Funded by grants from all three branches of the Armed Services, the CSL focuses on radar and on possible uses of the new digital computers. (Major achievements will be the invention of the electrostatically supported gyroscope and coherent Doppler radar.)
Murray Gell-Mann, an instructor at the University of Chicago, is attracted to the University of Illinois because Wheeler Loomis can use CSL money to pay summer salaries—about the only source of summer money for theorists at the time. He spends two productive summers in the fourth-floor Physics "penthouse," working with Francis Low on what will come to be known as the Gell-Mann-Low equations of particle theory—the beginnings of renormalization group methods. He reports that it is so hot in the penthouse that they have to write everything in ink, because pencil notations get too smudged from the sweat. (Gell-Mann will win the 1969 Nobel Prize in Physics.)
Maurice and Gertrude Goldhaber leave Illinois for Brookhaven National Laboratory, primarily because the University will not provide suitable employment for Gertrude Goldhaber.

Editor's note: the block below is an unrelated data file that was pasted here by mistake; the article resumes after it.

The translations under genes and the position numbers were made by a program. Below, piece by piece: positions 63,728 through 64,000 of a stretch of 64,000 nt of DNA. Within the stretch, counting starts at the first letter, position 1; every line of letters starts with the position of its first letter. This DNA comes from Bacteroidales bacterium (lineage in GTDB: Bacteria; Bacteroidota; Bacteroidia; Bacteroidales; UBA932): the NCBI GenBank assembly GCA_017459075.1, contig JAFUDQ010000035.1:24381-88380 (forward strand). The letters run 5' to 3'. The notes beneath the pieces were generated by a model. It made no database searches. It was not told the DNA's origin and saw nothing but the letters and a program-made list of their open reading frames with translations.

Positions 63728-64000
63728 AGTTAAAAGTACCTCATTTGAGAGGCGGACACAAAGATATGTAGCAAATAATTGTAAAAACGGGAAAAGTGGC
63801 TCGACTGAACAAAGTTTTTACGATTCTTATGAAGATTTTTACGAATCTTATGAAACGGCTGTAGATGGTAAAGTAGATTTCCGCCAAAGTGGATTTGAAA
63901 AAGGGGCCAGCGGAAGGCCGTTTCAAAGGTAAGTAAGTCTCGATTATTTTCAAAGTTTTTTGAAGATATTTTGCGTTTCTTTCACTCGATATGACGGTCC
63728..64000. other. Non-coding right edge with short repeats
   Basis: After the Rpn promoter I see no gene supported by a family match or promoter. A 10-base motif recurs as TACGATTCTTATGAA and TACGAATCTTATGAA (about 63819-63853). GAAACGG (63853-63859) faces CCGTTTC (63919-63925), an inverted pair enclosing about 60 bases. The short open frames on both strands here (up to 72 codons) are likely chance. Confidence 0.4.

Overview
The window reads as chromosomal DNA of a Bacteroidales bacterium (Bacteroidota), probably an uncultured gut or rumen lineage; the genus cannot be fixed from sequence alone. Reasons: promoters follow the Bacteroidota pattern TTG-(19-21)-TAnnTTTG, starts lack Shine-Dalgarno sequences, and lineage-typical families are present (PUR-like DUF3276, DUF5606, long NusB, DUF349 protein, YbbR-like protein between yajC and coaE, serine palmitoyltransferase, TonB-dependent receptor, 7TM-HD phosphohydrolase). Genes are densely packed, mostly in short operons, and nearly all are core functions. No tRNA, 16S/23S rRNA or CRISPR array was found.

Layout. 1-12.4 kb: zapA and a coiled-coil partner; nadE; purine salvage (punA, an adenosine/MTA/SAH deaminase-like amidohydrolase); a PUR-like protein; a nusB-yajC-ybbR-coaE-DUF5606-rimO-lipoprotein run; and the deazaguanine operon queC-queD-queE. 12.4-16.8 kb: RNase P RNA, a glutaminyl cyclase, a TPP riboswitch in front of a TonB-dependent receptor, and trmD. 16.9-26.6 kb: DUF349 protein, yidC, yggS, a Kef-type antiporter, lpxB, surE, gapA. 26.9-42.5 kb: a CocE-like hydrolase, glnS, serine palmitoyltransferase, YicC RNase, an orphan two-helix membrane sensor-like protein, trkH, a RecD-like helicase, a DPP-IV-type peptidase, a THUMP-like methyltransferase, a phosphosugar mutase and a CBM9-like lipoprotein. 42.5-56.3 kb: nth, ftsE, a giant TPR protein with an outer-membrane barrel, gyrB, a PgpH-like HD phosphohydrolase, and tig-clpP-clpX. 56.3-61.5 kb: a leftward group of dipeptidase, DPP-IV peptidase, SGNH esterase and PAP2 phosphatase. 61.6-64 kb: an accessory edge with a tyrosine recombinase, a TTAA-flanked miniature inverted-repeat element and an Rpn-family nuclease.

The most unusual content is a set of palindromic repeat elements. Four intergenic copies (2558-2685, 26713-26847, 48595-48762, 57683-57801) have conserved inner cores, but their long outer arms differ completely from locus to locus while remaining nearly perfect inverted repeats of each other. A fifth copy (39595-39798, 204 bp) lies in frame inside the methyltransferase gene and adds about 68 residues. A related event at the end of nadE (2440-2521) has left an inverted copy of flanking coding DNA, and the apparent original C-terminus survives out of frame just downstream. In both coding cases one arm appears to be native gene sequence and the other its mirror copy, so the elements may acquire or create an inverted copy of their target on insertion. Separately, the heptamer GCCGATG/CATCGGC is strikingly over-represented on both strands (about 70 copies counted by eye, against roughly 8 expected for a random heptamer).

Arnold T. Nordsieck finishes building his "differential analyzer"—an analog computer capable of solving complex equations and drawing curves—out of $700-worth of war surplus materials. Clones will subsequently become the first computers at the California Radiation Laboratory (later Lawrence Livermore National Laboratory) and at Purdue University.
Wheeler Loomis and Frederick Seitz, along with other members of the department, sign an open letter to President Truman, protesting the zeal with which hydrogen bomb research is being undertaken and urging caution in its development and use.
The 300-MeV betatron (more powerful than that called for in the original design) goes online.
The outbreak of the Korean War sends Wheeler Loomis back to Massachusetts as director of Project Charles, the development of air defenses for the United States against Soviet attack. ("Project Charles" will lead to the establishment of the Lincoln Laboratory at MIT, of which Loomis will be the first director.) Gerald M. Almy becomes acting head, as University president George Stoddard grumbles, "Of course, the trouble is, there are not enough Wheeler Loomises to go around."